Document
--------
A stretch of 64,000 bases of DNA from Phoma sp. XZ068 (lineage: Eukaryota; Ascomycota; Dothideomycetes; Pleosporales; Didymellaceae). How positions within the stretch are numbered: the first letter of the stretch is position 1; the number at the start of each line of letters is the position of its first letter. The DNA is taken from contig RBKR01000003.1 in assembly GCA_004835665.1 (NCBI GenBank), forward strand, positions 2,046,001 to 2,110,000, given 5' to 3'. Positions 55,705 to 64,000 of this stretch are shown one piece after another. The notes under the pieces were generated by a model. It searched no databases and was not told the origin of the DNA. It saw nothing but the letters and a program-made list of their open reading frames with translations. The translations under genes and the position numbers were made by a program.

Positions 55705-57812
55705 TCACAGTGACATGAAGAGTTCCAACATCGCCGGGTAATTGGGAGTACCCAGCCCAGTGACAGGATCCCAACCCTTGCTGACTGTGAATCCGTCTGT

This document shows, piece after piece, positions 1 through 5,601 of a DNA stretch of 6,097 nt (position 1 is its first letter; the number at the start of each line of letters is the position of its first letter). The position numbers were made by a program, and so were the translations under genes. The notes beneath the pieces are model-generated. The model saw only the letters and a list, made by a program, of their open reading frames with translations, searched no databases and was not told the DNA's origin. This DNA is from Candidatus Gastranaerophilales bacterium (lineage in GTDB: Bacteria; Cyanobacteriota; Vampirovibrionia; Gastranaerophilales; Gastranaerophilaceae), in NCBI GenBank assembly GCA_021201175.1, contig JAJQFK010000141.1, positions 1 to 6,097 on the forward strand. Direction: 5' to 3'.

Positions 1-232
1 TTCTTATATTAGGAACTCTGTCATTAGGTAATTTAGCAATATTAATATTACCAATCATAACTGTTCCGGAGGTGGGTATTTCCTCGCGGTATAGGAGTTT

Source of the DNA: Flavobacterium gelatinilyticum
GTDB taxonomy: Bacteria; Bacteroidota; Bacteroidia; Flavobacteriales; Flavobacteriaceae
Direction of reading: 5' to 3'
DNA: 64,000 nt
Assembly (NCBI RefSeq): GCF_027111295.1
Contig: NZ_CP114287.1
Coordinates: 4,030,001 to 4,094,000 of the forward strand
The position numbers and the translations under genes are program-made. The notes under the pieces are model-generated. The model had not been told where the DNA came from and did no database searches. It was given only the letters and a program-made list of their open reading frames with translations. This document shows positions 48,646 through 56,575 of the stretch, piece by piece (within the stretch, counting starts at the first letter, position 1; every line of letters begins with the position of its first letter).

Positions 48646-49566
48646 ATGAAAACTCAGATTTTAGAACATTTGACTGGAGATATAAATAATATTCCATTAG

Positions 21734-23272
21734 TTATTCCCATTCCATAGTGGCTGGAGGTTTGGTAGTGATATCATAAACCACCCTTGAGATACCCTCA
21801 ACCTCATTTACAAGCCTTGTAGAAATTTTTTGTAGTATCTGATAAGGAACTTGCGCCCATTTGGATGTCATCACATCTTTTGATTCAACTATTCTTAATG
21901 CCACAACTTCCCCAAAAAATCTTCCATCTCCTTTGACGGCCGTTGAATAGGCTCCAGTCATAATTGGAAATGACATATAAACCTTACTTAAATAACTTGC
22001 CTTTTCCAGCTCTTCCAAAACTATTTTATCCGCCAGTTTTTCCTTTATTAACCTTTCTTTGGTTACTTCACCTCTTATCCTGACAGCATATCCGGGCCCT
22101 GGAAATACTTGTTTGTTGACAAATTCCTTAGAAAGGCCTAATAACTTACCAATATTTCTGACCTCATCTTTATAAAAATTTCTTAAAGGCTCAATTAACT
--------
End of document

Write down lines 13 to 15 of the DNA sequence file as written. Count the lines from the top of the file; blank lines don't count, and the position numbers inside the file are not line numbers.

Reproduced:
Coordinates: 4,030,001 to 4,094,000 of the forward strand
The position numbers and the translations under genes are program-made. The notes under the pieces are model-generated. The model had not been told where the DNA came from and did no database searches. It was given only the letters and a program-made list of their open reading frames with translations. This document shows positions 48,646 through 56,575 of the stretch, piece by piece (within the stretch, counting starts at the first letter, position 1; every line of letters begins with the position of its first letter).

Positions 48646-49566